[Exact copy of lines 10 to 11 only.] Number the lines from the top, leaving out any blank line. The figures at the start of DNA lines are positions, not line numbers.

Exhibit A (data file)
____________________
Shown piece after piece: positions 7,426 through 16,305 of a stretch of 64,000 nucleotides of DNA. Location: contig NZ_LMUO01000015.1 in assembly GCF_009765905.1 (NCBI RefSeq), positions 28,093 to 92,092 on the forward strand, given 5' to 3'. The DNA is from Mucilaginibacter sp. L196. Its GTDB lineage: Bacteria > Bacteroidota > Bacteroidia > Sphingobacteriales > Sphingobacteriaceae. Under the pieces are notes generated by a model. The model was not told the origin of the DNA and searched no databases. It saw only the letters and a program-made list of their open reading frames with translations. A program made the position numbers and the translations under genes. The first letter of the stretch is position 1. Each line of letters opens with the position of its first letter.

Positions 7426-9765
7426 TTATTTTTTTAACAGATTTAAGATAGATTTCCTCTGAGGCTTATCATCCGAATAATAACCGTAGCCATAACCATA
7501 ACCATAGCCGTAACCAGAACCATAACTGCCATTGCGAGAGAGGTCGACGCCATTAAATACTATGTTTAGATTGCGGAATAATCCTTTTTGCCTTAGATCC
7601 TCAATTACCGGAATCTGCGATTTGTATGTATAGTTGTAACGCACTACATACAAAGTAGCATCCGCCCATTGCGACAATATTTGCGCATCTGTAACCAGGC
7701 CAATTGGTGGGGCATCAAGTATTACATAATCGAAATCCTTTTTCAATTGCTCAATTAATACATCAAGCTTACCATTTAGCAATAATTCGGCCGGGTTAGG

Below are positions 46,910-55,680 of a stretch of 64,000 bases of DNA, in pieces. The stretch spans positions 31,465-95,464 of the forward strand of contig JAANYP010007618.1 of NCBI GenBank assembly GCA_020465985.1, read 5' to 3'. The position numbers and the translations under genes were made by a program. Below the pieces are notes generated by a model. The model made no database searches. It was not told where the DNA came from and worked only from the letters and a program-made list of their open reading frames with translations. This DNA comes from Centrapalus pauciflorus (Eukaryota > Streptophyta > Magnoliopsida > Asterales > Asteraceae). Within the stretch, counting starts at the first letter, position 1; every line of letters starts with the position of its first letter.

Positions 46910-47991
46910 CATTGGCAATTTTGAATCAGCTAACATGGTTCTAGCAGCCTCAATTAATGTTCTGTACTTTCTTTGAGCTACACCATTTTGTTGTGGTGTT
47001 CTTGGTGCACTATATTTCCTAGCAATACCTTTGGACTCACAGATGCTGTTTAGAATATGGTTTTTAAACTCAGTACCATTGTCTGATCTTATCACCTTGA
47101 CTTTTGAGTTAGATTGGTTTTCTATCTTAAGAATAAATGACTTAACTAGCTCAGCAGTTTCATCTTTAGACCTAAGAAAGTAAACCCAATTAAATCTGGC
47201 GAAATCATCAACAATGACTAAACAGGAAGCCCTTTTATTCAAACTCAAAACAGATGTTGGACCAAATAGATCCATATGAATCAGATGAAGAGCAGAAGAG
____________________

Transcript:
47001 CTTGGTGCACTATATTTCCTAGCAATACCTTTGGACTCACAGATGCTGTTTAGAATATGGTTTTTAAACTCAGTACCATTGTCTGATCTTATCACCTTGA
47101 CTTTTGAGTTAGATTGGTTTTCTATCTTAAGAATAAATGACTTAACTAGCTCAGCAGTTTCATCTTTAGACCTAAGAAAGTAAACCCAATTAAATCTGGC